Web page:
The Southwest Journal is documenting the coronavirus pandemic by recording the personal stories of Minneapolis residents and workers whose daily lives are in a state of flux. As the outbreak evolves, we will be checking in with the participants regularly. Read all of the stories here.
All interviews are edited for length and clarity.
Arminta and Ron Miller, residents, The Waters on 50th senior living community
Arminta: So this is very interesting. You know how we get tested here every two weeks? Well, on Sept. 19 they told me I had COVID. I think I’m the only person at The Waters to have had it, but everybody’s clear now and they’re opening up again.
I did not feel sick — I had kind of a sinus infection — but they said it was COVID. I kept telling them I didn’t have it, but they said I did. I didn’t have any other symptoms. I could smell, I could taste, I didn’t run a fever. I wasn’t overly achy from what I normally am from my arthritis. If I did have it, I certainly had a mild case.
I was shocked and upset because I didn’t really feel like I had it. I don’t go anywhere, I really don’t. I told them it has to be a false positive, but they said “No, it has to be COVID.”
Ron: The person in charge, when they found out, they said, “It can’t be Arminta, she never goes anywhere.”
It’s strange because we keep getting reports, and no staff members have had it.
Arminta: And it’s strange that Ron didn’t test positive. He was here the whole two weeks.
Ron: I’m too ornery.
Arminta: So we were really buttoned down for 14 days. Ron couldn’t even take the trash out. That poor guy. He couldn’t exercise. He couldn’t do anything. I felt so bad for him.
Ron: After Arminta tested positive, they told us, “We’ll deliver your mail and anything else you want or need, let us know and we’ll get it for you.”
Arminta: They sent out bulletins that said that someone had it. They didn’t say who. They put a little table outside our apartment and a sign with all kinds of restrictions letting everyone know they couldn’t come in.
You feel like a pariah — like you’ve got a letter “C” on your forehead or something. A couple people I talked to on the phone said they walked the halls to see who had the table in front of their apartment, so I’m sure that’s how people figured it out.
Even though we felt confined up to this point, at least we were able to walk around. They know Ron and I walk late at night when no one’s around, and they said, “We have cameras in the hallways, so you make sure you don’t walk at night.” They came down hard on us, but they have to.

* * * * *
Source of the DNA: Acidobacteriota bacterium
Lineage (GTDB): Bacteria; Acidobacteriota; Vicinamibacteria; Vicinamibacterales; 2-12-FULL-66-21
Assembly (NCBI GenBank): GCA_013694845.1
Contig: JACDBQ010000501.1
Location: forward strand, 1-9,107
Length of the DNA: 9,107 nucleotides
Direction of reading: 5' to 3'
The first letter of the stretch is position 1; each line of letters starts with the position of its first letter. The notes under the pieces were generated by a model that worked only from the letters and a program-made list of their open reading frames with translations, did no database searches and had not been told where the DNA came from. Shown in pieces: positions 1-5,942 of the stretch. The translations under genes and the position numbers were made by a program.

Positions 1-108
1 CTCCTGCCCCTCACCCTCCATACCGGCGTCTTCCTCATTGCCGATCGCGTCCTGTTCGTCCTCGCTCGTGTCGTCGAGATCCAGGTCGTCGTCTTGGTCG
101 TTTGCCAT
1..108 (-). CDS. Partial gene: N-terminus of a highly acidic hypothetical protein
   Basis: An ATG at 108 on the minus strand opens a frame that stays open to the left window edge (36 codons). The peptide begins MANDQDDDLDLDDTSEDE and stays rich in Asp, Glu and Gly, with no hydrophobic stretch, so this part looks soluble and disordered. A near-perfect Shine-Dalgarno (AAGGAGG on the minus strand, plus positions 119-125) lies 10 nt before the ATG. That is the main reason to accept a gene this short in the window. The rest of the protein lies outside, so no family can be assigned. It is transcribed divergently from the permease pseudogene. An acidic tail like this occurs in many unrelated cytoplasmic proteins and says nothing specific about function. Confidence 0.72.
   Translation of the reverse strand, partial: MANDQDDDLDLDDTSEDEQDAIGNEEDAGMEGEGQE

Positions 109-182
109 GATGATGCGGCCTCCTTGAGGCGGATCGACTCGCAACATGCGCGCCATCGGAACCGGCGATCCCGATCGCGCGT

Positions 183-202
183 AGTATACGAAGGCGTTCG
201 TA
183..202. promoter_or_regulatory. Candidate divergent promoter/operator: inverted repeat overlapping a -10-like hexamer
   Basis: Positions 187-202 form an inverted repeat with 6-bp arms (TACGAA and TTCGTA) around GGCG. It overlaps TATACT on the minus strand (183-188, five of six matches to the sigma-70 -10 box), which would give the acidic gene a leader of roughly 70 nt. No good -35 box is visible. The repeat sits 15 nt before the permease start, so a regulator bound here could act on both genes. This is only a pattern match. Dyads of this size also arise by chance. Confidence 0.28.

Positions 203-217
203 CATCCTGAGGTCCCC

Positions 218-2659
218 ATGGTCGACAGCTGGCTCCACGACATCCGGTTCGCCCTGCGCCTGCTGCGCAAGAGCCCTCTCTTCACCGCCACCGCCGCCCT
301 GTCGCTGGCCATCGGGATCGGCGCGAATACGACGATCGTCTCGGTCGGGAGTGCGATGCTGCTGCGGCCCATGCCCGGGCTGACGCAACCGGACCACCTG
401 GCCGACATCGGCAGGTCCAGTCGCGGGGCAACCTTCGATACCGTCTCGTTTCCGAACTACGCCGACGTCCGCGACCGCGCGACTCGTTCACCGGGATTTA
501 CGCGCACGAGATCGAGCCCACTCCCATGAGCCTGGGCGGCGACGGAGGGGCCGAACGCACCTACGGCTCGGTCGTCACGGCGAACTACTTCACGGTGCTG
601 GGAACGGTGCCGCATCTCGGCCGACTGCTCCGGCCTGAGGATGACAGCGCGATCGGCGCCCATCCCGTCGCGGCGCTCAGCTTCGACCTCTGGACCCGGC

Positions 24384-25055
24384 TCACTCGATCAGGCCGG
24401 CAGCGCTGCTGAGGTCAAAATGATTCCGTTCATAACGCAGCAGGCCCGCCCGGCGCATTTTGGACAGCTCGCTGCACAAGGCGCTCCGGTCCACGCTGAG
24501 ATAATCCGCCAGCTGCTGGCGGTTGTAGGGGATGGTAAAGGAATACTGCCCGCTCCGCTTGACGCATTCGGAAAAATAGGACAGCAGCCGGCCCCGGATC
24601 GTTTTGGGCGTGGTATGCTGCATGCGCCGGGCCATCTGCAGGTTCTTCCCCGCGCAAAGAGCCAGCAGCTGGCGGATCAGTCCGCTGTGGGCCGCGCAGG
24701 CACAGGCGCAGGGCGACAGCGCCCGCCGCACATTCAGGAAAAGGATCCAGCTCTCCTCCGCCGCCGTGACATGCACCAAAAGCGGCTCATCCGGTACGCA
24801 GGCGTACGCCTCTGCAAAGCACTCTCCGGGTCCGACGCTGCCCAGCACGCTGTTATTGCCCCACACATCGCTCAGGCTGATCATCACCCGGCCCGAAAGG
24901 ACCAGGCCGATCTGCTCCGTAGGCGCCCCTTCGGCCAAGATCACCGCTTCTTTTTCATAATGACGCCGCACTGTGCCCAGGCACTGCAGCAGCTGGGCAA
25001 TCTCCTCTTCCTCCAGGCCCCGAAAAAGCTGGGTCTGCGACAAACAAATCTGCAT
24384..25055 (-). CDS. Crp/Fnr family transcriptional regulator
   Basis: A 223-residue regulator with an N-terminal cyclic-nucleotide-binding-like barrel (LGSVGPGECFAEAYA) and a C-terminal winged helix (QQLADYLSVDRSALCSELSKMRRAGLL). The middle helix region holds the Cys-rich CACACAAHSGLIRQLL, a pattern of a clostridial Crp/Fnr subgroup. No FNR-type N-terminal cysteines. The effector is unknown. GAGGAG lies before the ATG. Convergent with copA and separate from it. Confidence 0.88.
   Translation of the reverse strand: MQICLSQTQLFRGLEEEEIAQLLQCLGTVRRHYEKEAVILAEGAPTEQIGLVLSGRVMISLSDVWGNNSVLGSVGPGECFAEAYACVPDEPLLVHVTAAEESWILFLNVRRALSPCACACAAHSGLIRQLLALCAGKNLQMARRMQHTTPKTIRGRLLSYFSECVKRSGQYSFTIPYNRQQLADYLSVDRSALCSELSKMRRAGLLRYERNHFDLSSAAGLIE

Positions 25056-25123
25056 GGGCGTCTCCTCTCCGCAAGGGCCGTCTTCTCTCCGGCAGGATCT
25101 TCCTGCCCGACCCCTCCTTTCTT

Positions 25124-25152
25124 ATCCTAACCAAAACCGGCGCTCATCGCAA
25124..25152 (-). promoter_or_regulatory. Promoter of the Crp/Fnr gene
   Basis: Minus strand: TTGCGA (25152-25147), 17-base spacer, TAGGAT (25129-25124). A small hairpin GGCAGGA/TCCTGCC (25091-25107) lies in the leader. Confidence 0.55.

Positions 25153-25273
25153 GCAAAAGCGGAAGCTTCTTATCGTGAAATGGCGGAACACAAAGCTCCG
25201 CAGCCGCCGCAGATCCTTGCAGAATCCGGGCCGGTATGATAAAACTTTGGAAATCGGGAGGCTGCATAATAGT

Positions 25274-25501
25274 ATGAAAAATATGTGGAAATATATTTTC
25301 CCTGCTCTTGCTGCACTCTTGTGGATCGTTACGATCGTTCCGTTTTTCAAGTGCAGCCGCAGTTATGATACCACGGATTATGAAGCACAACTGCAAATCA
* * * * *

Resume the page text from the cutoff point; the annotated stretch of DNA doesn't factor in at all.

Ron: They have to protect the other tenants, too.
Arminta: During those two weeks, my brother Robert passed away and that was hard. I had to arrange the entire funeral over the phone. He’s being buried at Fort Snelling because he was in the Navy. I felt bad. I couldn’t go there. I couldn’t be there to hold his hand. But even if I hadn’t had the COVID, I couldn’t have anyway. All these places are shut down. It’s sad that people can’t be there at the end when people are really sick.
The funeral is going to be on Oct. 26. We’ll have one of the pastors at our church speak about him. And he had written a little farewell letter that we’ll pass out at the service.
He was 93 and he had a good life, but on the same day I was arranging the funeral, my son out in Spokane had to have a pacemaker put in. So I was under a lot of stress. I must have done something awful in a past life because I feel like everything is coming down on my head.
We got tested again, and I’m clear now. We’ll keep getting tested every two weeks.
Ron: They are opening up again. So I can exercise five days a week. I’ve been seeing people I hadn’t seen in months. They’ve got a beer tasting this week. In November, we’ll be able to go down and eat in the dining room.
Arminta: Ron got to do some drumming. He likes that. He’s kind of musical.
Ron: Arminta can join the ranks of the president, because he had it, too. That debate was one of the worst things I ever saw in my life. It’s embarrassing and disgraceful. What’s embarrassing is what the rest of the world thought about us.
Arminta: That he would go in that car with Secret Service men — he’s just not thinking of other people. That’s what I feel.
If I did have COVID, I was really lucky, because I wasn’t in pain. I wasn’t sick in bed and wasn’t hospitalized. But I don’t really feel a sense of relief. I probably could get it again. It’s kind of confusing. But they protected all the other people, so I can’t complain.
VOICES FROM THE PANDEMIC
- Barb Joyce, infection preventionist, Jones-Harrison senior living
- Marcia Zimmerman, rabbi, Temple Israel
- Arminta and Ron Miller, residents, Waters on 50th senior living community
- Tracey Schultz, science teacher, Clara Barton Open School
- Peter Kumasaka, Linden Hills, emergency room physician
- Jen and Marcus Wilson, co-owners, True Grit Society gym
- Marion Greene, board chair, Hennepin County
- Jesse Vasquez, Uptown resident
You can read all of the stories here.